To effect the boring operation, cutters 40 are mounted on the forward edges of the blades and also at selected locations on the forward faces of the channels 20-20. These cutters preferably are like those, or similar to those shown in my previously mentioned co-pending application and are so applied to the rotating parts, that no two of them will follow the same path. This is accomplished by offsetting or staggering the cutters as applied to the forward edges of the blades and to the beam as has been shown in Fig. 4. Each cutter comprises a base block 40x that is welded to the supporting member, and in which a cutter bit 40. is removably mounted for easy repair or replacement.
It will be understood that as this boring head is rotated and advanced into a body of coal or the like, after the fashion illustrated in Fig. 1, the cutters 40 will operate to cut a core in the same manner as the core is cut by the device of the pending application. This core must necessarily be broken down and the reduced material removed. The pieces preferably are broken down to a predetermined maximum size by breaker screens fixed on the cross-beam to extend in opposite directions therefrom as seen in Fig. 4. Each of these screens as therein shown comprises a central post 50 that is rigidly fixed to the cross beam, 15, midway of its ends, to extend radially perpendicular from the axis about which it turns. Lateral members 51-51 extend from the outer ends of the beam 15 to the outer end of post 50. These parts are rigidly joined together, and tie bars 52-52 are applied across the inner face of the outer ends of beam 15 and are bolted thereto and to the ends of the lateral members 51.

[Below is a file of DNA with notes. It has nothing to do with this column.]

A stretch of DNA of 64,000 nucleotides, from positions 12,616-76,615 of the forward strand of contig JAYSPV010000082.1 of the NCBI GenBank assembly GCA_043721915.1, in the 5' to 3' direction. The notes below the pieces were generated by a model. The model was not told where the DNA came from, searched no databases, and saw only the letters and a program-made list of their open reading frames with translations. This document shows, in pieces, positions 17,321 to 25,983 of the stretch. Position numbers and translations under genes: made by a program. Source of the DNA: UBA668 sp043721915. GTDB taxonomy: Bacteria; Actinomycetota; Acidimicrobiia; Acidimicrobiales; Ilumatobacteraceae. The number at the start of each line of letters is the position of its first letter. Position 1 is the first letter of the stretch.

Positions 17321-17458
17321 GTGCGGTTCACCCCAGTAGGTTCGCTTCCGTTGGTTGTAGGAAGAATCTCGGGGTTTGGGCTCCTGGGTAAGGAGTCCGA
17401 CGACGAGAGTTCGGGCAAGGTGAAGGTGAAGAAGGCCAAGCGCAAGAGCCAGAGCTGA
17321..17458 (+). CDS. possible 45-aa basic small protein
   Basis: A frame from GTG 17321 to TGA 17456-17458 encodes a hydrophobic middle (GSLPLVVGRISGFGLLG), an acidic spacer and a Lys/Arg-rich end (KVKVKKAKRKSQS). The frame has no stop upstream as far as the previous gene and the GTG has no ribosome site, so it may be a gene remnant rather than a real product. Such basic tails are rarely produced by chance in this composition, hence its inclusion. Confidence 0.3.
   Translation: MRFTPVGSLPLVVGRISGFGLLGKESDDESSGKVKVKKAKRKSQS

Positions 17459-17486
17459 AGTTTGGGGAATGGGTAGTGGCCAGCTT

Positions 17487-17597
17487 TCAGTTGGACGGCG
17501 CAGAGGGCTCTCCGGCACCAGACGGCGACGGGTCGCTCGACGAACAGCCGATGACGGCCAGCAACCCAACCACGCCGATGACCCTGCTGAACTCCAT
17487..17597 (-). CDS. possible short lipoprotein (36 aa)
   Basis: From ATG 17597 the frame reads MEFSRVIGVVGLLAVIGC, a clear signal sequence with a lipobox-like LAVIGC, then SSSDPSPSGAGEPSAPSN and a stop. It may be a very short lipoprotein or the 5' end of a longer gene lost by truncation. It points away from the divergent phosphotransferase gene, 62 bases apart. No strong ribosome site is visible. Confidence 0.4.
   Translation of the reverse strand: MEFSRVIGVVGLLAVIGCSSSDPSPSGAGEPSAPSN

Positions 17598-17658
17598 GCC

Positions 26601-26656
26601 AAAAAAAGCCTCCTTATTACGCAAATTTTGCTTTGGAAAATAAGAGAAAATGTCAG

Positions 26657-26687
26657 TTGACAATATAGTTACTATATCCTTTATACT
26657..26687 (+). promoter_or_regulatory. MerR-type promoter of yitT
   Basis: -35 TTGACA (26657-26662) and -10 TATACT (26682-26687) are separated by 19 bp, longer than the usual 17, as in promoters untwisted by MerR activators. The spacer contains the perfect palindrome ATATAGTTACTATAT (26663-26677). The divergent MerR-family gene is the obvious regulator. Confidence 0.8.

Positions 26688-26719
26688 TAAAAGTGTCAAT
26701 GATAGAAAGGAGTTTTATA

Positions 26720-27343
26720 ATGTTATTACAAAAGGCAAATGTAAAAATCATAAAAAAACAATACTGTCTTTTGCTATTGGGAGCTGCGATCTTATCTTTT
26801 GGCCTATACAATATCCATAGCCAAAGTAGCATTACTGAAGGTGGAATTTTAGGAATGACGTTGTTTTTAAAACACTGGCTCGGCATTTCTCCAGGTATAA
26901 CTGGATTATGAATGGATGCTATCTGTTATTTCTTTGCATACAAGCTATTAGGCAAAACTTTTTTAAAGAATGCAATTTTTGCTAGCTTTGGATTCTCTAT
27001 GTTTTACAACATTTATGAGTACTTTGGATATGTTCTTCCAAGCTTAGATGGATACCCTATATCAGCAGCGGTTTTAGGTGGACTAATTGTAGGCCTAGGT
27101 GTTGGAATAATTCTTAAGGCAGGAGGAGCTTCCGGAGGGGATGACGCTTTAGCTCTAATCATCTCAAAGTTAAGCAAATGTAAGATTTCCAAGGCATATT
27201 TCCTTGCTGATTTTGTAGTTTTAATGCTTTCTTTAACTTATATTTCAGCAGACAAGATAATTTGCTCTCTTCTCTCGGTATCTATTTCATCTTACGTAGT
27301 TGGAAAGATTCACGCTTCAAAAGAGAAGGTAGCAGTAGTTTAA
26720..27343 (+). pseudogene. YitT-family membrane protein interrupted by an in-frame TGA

In the operation of the mining machine, as thus equipped with the boring head, the coal, or other material being mined, and which will be broken free by the action of the advancing head, will be further reduced by contact with the cross beam 15 and the screen forming members to small size and will ultimately be passed rearwardly through the openings in and about the screen.
In Fig. 6, I have shown an alternative form of screen mounting wherein it is provided that the screens 55 can hinge downwardly from their normal perpendicular position shown in full lines, to the dotted line position. Therefore, when the vehicle is backed out 'of the shaft, the boring head, upon being turned to a horizontal p sition as in Fig. 4, can pass easily over any pipelines railroad tracks, conveyors or other things which remain on the floor of the shaft or are carried along the ceiling.
The present form of boring head has various advantages over the cylindrical form shown in the copending application. First, it is adjustable in diameter; second, it provides for easier backing out of a shaft and a better breaking operation; third, it is relatively light in weight; fourth, it provides an automatic rearward feed of the reduced material; fifth, it permits the core to disintegratae under the force of internal pressure when relieved to atmospheric pressure.